A very long time between posts and plenty of new content planned but I thought I’d start with something quick and easy. Both to cook and for me to write up while I get my blogging mojo back into gear.
Here in Adelaide we’re in the depths of winter. After a couple of deceptively sunny days, Mother Nature has spent this week throwing everything at us. Not only has it been cold but it’s been wet too. Great for the garden, not quite enough rain for those involved in agricultural pursuits …
My go-to winter food is soup. I love it. Unfortunately, Andy isn’t such a fan so we don’t eat quite as much of it as I’d like … but fortunately the need to very quickly dream up a meal meant that leek and potato soup, topped with tons of bacon and chives was on the menu. It’s also fortuitous that I’ve just completed a bread making course, thanks to Le Cordon Bleu (details on that to follow) so we had some potato and rosemary sourdough bread ready to go – the perfect accompaniment!
I’ve written about soups before – and this is in the same vein. It’s hardly a recipe – it’s more about the flavour combinations. If you like your soup thicker, use more potato and less water/stock. If you like it thinner … use more water/stock. I think that a good rule of thumb is to cook the soup with the water just covering the ingredients and then let it down if you want to, after you’ve blitzed.
Serve with fresh bread, or toasted bread, thickly spread with butter!
Warm the olive oil in a big pan and add the chopped onion and leek. Sweat them down until they're relatively soft, but avoid the temptation to crank up the heat, as you don't want them to pick up too much colour.
Add the chopped potato and the stock so that the vegetables are just covered and boil (covered, otherwise you'll evaporate off the liquid!) until the potatoes are cooked. The smaller you cut the potatoes, the less time this will take. Keep an eye on it as it cooks, as even with the lid on you may need to add a bit more liquid.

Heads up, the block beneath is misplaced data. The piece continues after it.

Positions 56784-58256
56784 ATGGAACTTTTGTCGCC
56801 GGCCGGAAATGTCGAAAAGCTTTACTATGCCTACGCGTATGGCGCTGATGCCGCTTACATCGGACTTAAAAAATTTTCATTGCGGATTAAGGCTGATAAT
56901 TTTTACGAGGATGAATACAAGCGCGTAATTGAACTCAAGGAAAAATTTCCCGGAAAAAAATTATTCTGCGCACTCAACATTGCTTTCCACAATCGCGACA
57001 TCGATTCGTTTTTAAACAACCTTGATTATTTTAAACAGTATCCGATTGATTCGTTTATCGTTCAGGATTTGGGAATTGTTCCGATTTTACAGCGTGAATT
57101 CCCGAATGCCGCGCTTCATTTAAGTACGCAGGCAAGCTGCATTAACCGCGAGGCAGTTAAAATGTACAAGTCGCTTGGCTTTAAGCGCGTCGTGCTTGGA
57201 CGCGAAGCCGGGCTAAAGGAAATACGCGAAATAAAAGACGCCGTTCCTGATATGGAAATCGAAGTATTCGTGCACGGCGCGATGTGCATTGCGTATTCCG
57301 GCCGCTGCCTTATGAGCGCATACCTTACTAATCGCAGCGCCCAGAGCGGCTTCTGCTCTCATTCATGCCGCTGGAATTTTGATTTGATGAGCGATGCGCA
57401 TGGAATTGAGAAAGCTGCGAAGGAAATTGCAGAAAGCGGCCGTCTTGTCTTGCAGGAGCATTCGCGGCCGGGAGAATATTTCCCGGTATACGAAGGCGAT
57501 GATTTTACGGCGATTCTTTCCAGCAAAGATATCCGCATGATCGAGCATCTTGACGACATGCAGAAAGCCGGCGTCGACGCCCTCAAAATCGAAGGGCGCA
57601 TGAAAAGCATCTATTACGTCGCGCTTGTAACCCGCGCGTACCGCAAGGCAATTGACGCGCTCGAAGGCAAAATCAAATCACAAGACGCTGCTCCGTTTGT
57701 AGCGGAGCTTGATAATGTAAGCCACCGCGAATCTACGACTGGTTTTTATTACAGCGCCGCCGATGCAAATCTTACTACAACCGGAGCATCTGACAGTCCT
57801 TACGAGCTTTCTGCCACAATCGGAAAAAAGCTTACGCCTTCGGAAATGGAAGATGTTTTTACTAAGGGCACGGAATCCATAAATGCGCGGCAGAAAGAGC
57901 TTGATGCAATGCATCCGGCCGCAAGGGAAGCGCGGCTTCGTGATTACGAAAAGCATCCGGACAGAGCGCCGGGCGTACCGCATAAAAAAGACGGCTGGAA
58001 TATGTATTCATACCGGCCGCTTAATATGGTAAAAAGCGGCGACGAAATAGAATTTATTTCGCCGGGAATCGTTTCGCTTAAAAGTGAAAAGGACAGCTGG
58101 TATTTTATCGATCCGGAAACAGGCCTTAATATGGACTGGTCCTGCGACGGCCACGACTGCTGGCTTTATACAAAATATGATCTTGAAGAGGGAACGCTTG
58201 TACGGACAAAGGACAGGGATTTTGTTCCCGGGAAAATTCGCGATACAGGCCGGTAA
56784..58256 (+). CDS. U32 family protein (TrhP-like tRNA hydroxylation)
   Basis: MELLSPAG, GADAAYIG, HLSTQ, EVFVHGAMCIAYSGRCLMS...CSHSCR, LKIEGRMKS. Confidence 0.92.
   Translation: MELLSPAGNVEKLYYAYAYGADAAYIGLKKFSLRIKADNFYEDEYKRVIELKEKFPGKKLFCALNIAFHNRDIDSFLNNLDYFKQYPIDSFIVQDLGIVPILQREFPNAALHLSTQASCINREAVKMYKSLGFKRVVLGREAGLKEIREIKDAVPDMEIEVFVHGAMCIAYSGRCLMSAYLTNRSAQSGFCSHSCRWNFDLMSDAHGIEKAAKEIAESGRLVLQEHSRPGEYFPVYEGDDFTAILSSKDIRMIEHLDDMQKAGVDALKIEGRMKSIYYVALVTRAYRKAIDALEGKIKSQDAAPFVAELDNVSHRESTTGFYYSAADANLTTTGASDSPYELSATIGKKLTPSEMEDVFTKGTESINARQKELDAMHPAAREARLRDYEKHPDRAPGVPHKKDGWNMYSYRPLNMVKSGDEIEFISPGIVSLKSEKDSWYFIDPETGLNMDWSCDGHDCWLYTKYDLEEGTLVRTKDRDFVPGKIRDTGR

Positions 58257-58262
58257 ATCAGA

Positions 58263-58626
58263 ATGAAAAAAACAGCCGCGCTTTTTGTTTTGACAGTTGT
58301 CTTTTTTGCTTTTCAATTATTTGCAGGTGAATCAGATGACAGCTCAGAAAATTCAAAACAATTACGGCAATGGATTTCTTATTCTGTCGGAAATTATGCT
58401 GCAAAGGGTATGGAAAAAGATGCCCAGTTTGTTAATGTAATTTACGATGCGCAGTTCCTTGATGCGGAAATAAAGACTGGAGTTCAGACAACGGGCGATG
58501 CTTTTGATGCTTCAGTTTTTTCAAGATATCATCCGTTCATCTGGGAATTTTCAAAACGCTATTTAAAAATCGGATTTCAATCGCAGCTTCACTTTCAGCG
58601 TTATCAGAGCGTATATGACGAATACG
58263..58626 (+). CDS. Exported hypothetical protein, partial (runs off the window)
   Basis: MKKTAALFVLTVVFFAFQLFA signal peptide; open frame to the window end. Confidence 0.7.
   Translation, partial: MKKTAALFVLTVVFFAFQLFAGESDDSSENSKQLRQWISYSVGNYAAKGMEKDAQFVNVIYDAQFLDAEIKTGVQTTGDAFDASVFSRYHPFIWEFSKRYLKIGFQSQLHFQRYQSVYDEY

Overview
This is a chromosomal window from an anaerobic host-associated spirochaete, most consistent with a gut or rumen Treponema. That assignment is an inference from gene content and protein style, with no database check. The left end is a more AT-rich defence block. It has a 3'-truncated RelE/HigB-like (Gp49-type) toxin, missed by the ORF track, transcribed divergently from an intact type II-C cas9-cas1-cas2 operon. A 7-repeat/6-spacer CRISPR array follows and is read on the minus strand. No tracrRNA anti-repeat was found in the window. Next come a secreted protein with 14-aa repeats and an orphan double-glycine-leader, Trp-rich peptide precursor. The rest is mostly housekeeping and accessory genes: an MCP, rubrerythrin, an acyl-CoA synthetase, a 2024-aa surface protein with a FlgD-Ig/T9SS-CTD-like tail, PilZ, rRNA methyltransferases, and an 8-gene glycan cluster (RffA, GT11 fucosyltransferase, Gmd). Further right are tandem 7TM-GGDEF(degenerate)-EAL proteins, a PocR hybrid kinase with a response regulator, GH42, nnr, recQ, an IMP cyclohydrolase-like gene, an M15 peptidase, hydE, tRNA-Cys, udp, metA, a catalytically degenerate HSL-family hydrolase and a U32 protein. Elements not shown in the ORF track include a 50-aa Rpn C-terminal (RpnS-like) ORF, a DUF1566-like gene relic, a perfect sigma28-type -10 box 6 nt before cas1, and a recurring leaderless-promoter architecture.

As the soup is cooking, cut the bacon up into small pieces (lardons, if you like) and fry them off in a separate pan. We like them nice and crispy.
Once the potatoes are soft, turn off the heat and blitz the soup until it's nice and smooth. At this point, add more stock or water if it's looking too thick for your taste. Adjust the seasoning too.
When you're ready to serve, ensure everything is hot, then ladle the soup into bowls, topping with bacon and chopped chives.
The cooking (and subsequent recipe-blogging) hiatus induced by the kitchen reno has taken a little while to sort itself out. No sooner was the kitchen vaguely finished than summer meant no one felt like eating, let alone cooking. All the while, recipes were piling up – stashed on the internet or literally, piling up as piles of paper on the new kitchen benches …
So it’s more than time to try, and write about, something new. This recipe was cut from a That’s Life and I’m guessing it was around Australia Day as it’s called ‘Chive and Cheese Aussie Damper’. I suspect that ‘Aussie Damper’ is something of an oxymoron, given that damper is uniquely Australian. For those playing along overseas, damper is basically a soda bread and/or like a gigantic savoury scone. Historically, it was made by swagmen in a campfire and these days it is made by intrepid campers in a camp oven.
Or you can just make it in an oven. Like making scones, the trick is to use a light hand and not over-mix or over-knead your dough. One problem I find with breads like this (and scones) is that raising agents (the most common being bicarb which you add to plain flour), can leave a slightly metallic after-taste. In this bread, that is reduced somewhat (but not entirely) by the addition of cheese and chives. I’ve just had a look at the SR flour I used and it has four different raising agents in it – I wonder if I would have been better off using a plain flour and adding baking powder to it …
The other thing with damper is that it really doesn’t keep that well. Think about how well scones keep – they don’t. Damper is similar – eat it straight from the oven with lashings of butter. Unlike leavened bread, it is quite dense but it’s not chewy.
We probably won’t make this again – as Andy said – there are nicer breads to be made! However, if you want a quick bread to knock up and serve to a hungry group you could do far worse. Obviously, if you’re camping it’s definitely worth giving this a go!
(Oh, and if you’re wondering, the silicone mat I use is a silpain – I love it!).